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Using LG's LGSVL Simulator


Baidu Apollo AV control software running within LGSVL Simulator

There are several open source AV (Automated / autonomous Vehicle) simulators available including CARLA, AirSim, Deepdrive and MADRaS. After surveying the available packages, we decided to use the LGSVL Simulator, developed by LG Electronics America R&D Center. It includes an integration with two open-source AV control software platforms (i.e. the software that runs within the automated vehicle): Apollo and Autoware.


The initial setup process of using the Simulator is straightforward but when using it with Apollo, it is a bit more involved. It requires installing NVIDIA GPU drivers, CUDA libraries, Docker containers, GitHub repositories, and building some software executables. Even though this process is well documented, it proved to be a time consuming task as there were a number of subtleties to be aware of. We set up this system not only on desktop PCs, but also on cloud-based virtual machines.


We mainly used the LGSVL Simulator with their modified (i.e. forked) version of the Apollo AV control software. This means that the automated vehicle, i.e. the ego vehicle, is fully controlled by Apollo. The LGSVL Simulator models the ego vehicle, its sensors and actuators, and its road environment. Within the environment, there is the road network, other vehicles (referred to as NPCs or non-player characters), and other road users such as pedestrians.


Modifications to the simulator source code


As the LVSVL Simulator is open source, we were able to make some changes to the source code of the software in order to tweak its behaviour to better meet our requirements.


The NPC vehicles are able to drive in two different modes:

  • Following a pre-programmed route and ignoring what other vehicles are doing, any traffic signs, traffic lights, etc.

  • Driving around while reacting and interacting with other vehicles. This interaction basically consists of it slowing down if there is an obstacle in front of it, and complying with traffic lights.

In the latter mode, when the NPC vehicle reaches a road junction and there is a choice of where to go next, its decision is made randomly. As we wanted more control over the NPC vehicles’ movements, we modified the simulator source code.


Almost all of the junctions in the maps provided are controlled by traffic lights. We wanted to carry out tests on junctions with no traffic lights, but with road signs where the ego vehicle software had to make more decisions on what it should do. We therefore made some modifications to the simulator software to change the main junction we were using from a three-way stop to a T-junction with a minor road joining a major road.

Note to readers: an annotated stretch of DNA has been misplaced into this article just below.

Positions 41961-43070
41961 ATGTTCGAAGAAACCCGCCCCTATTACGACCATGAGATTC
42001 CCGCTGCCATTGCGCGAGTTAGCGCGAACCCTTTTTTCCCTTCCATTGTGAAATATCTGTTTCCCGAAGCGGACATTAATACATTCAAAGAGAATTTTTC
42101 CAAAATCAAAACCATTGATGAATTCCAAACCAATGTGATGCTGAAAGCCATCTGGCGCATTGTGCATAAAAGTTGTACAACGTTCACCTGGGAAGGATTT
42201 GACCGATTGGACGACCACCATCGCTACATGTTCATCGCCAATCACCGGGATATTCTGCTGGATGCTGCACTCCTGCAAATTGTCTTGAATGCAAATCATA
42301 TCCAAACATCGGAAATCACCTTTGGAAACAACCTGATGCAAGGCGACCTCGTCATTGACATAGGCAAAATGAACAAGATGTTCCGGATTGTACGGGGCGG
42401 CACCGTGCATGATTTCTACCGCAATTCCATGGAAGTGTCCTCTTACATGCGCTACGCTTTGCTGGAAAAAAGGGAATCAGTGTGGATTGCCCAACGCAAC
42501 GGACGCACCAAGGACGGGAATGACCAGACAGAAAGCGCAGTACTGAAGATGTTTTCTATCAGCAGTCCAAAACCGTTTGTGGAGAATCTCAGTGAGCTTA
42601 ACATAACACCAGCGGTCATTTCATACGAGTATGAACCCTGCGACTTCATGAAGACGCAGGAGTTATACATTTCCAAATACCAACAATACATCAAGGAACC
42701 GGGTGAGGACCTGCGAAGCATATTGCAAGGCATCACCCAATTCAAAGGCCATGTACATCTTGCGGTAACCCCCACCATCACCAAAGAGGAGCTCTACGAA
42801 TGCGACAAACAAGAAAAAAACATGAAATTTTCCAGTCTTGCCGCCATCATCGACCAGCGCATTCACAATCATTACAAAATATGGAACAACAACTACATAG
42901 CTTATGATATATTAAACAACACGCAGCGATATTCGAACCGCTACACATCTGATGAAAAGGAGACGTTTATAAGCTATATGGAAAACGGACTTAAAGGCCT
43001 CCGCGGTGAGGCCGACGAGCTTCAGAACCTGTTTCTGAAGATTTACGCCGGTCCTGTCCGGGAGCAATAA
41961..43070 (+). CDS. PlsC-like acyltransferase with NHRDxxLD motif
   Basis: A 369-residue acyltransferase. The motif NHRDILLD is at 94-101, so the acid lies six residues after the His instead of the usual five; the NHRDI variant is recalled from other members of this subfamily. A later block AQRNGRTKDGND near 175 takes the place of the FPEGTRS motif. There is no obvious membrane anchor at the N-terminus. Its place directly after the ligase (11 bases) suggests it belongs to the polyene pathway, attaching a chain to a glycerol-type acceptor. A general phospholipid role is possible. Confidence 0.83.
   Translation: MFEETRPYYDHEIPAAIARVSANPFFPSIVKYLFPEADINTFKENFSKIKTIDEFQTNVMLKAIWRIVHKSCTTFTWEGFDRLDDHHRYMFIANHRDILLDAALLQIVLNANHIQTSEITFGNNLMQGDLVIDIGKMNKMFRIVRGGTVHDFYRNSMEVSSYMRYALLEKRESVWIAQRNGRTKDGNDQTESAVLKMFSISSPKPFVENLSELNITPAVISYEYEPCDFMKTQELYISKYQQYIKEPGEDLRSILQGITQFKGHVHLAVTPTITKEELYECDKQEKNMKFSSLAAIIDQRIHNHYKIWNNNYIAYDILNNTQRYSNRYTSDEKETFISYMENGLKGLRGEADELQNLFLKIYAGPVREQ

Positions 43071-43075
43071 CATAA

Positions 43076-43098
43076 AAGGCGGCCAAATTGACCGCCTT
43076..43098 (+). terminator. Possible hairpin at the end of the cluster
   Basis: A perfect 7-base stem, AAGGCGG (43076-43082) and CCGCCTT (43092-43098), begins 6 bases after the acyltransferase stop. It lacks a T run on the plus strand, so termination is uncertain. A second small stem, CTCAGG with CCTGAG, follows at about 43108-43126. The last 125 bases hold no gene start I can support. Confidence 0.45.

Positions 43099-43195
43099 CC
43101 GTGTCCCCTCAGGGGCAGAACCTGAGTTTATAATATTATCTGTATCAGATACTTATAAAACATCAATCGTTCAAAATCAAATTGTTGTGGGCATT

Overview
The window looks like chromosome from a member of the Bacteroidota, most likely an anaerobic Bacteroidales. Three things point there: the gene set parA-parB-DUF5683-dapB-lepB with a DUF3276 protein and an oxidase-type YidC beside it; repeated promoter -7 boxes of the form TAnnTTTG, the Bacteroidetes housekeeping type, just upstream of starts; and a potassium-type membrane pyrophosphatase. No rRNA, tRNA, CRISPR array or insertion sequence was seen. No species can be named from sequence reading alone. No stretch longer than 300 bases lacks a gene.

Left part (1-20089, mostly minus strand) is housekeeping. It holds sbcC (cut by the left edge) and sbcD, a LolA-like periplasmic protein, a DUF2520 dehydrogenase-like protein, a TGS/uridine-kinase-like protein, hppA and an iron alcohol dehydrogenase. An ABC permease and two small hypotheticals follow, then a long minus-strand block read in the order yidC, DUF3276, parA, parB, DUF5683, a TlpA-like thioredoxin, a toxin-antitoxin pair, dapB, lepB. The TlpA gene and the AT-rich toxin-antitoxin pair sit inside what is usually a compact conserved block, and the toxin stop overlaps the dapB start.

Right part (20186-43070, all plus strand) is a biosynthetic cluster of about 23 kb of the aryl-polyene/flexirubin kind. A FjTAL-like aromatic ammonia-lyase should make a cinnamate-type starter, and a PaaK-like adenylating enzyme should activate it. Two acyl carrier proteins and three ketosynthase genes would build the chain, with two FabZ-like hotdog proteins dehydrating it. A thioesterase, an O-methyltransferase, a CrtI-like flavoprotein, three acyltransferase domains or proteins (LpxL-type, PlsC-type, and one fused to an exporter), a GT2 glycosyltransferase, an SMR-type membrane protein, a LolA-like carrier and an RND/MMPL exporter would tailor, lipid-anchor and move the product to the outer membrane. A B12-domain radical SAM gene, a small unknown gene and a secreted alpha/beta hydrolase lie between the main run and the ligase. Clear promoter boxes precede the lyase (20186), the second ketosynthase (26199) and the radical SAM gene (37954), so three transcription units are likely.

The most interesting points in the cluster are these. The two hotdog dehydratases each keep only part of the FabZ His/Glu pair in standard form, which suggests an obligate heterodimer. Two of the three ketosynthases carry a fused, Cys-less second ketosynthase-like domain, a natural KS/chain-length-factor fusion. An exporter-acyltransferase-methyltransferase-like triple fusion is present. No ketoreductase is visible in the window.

Our data-logging requirements were more demanding than were available from the simulator by default. After receiving detailed advice from LG engineers, we modified the simulator software so that we could record the data we needed.


Setting up and running the driving scenarios


Apollo running within LGSVL showing planned route of ego vehicle

The scenarios were set up programmatically with no manual interventions, using the simulator’s supplied API. This involved:

  • Specifying initial positions, routes and behaviours for all the vehicles, including up to several dozen NPC vehicles

  • Setting up Apollo with the desired destination for the ego vehicle. This is normally done manually using Apollo’s Dreamview web browser interface, but we received help and software from LG to do this programmatically

  • Starting the test, and ending it early if required (e.g. if a collision occurred)


Based on the logged data from each run, we calculated a number of Key Performance Indicators (KPIs) covering:

  • Safety, e.g. collisions, near misses

  • Driving comfort (ego vehicle and NPC vehicles)

  • Traffic flow disruptions

These KPIs are used by our directed search algorithms to generate subsequent tests, in order to find the problematic ones. It effectively finds near-misses and tweaks the conditions in order to turn them into collisions.


For our safety-related performance criteria, one of the calculations we performed was TTC (Time-To-Collision). It involves at each instant, extrapolating the positions of all of the vehicles into the future to see if they are due to collide, and calculating the time of that collision.


Time-to-collision prediction

Conclusions


We were able to run thousands of tests in the LGSVL Simulator with Apollo as the system-under-test (SUT). As each driving scenario was reasonably complex, involving many vehicles and presenting the SUT with a myriad of choices, the resulting system behaviour was not fully deterministic. In other words, if we ran the exact same test multiple times, we sometimes got different results. This is sometimes to be expected from a complex system.


The LGSVL Simulator worked well, is under active development and has detailed and up-to-date documentation. They have excellent support on their forum, with our questions normally receiving a comprehensive and informed response within 24 hours.


Our tests with the LGSVL Simulator provided us with in-depth experience not only of using the package, but also of making software modifications to the simulator. As we were using it with Apollo, we also gained valuable insights into using this relatively-mature automated driving platform software, and evaluating its self-driving capabilities under a variety of scenarios.


We also gained insights into the use of KPIs to evaluate an AV system’s safety and (occupant) comfort, and assess its effects on traffic flow.

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